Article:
The Culture Wars, 1965-1995: A Historian's Map

Article excerpt

1. Political History

The National Endowment for the Arts and the National Endowment for the Humanities were twin agencies created in 1965 by liberal Democrats to fund vocal constituencies. At the time the Great Society was simultaneously setting up expensive new poverty and education programs, racing to the moon, and building up in Vietnam. Humanities faculties (which strongly supported LBJ in 1964) were worried about too heavy a national emphasis on science and engineering. Led by the American Council on Learned Societies, the humanities organizations made sure they got their own agency. The very first thing the new beneficiaries did was to bite the hand that fed them. By summer 1965, leading artists and intellectuals had started turning against Lyndon Johnson over Vietnam, and their loud protests escalated to the point where the President and his top advisors were no longer welcome on any major campus.(2) The New Deal had a well-known arts program as part of the WPA - an agency Johnson knew well, since he headed the youth part of its Texas program. However, the WPA was a poverty program whose primary mission was to help the poorest artists - poor in money and usually in talent as well. The Endowments, by contrast, boasted that they disregarded "need" and made "highest artistic talent" a key criterion. Artists who were successful in the private sector rarely applied to NEA. In the humanities, major universities did not treat NEH grants as especially useful, except that NEH fellowships were prestigious awards sought by the most talented scholars. Secondly, the WPA was a national program that operated arts programs at the state and local level in every state. Instead of encouraging local arts institutions, it rivaled and preempted them, and perhaps delayed the formation of local arts funding programs. Thus NEA and NEH were new creatures, not reborn New Deal agencies.(3)

Interest in the fine arts grew exponentially after World War II. The NEA claimed credit, but the true reason was the remarkable growth in the potential audience - the number of adults with a college degree doubled and redoubled from 8 million in 1960, to 16 million in 1975, and 33 million in 1990. Arts and museums programs flourished as an affluent and increasingly well-educated public consumed more and more sophisticated arts. As demand for local arts performances soared, communities began establishing local arts councils. The NEA probably did help stimulate the expansion of state and local arts agencies, but it no more created them in the first place than NEH created history museums or literature departments. Thus NEA claimed that its small planning grant to Winston-Salem North Carolina started a veritable urban renaissance. In fact Salem was a Moravian community famed for its music for two centuries, and the city had been one of the first to set up a community arts council in 1949.(4)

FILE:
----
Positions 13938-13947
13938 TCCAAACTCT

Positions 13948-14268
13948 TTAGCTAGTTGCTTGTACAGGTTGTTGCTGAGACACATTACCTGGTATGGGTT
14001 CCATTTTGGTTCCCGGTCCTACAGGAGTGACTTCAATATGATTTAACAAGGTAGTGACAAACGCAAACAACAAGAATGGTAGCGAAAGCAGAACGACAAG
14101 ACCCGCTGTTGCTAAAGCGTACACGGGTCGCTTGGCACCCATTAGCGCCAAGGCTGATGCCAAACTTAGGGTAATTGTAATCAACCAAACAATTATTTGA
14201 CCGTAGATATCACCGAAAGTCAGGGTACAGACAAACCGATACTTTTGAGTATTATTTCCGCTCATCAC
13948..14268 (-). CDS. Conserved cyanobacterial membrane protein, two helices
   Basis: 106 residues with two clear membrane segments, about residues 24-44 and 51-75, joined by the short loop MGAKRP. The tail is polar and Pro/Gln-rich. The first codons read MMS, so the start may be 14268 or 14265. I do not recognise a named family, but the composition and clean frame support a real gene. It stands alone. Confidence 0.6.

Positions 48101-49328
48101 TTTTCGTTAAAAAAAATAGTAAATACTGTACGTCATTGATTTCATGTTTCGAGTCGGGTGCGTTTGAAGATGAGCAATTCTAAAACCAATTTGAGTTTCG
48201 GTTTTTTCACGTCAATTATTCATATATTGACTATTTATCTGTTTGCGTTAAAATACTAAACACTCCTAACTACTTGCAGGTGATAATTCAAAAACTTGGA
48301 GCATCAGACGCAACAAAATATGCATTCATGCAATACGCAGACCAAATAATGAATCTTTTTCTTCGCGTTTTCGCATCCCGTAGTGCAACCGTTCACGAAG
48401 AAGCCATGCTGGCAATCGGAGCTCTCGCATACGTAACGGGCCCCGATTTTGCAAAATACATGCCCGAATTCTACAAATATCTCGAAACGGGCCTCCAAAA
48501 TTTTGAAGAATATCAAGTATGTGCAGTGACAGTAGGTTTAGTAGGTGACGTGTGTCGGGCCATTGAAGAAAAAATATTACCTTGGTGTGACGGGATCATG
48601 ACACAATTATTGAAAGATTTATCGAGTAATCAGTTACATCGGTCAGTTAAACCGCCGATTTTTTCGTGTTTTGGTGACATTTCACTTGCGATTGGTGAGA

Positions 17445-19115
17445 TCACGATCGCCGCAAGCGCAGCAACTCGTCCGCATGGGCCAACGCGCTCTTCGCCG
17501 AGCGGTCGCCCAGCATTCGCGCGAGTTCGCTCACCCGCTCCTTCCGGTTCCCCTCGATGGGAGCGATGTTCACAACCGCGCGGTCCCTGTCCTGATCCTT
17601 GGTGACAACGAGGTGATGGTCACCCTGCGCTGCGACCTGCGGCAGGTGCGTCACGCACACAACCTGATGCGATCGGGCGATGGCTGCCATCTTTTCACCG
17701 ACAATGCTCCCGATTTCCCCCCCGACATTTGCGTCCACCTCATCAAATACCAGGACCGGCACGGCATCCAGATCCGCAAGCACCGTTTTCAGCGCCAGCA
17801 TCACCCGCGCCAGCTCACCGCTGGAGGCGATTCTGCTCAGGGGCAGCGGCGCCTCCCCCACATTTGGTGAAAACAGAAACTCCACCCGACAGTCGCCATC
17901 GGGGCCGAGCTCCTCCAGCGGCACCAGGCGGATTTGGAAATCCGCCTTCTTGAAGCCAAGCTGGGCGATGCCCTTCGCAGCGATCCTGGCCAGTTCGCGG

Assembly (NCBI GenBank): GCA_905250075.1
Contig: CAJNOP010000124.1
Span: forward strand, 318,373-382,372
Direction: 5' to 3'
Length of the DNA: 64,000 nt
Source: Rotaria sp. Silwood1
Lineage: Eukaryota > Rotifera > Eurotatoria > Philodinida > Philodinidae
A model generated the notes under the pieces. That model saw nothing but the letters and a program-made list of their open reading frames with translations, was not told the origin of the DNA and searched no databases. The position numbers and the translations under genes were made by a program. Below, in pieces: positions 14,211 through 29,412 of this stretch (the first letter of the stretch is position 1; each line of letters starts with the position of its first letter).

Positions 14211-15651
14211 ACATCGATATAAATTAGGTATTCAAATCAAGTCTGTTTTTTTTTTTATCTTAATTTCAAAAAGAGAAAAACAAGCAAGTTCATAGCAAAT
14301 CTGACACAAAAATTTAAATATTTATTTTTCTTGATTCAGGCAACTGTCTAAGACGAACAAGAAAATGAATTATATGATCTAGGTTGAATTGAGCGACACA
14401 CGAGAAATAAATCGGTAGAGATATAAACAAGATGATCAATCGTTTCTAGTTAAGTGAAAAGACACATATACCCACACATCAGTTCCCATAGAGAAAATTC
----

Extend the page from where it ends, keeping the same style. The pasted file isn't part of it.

The model for NEA was the arts program that Nelson Rockefeller built in New York State as governor from 1959 to 1973. Rockefeller was himself a noted arts connoisseur, and the various family foundations played a major role in supporting the arts and especially in setting arts policy. In 1954 there were 15 local arts councils; thanks to support from the Rockefeller Foundation there were 60 by 1959.(5) The Ford Foundation, in the 1950s and 1960s, pumped tens of millions a year into the performing arts, which started a unending spiral of rising salaries for performers. Artists will work for peanuts or for caviar, whichever is offered. Strikes by symphony orchestras for even higher salaries underscored the urgent need for new funding. A glance at the total budgets in Table 1 will show that federal funding (in constant 1995 dollars) peaked during the Carter years, while state funding matched and then surpassed the federal budget during Reagan's term. Most cities started assigning some hotel taxes to arts agencies, generating over $500 million a year for local arts agencies by 1993. …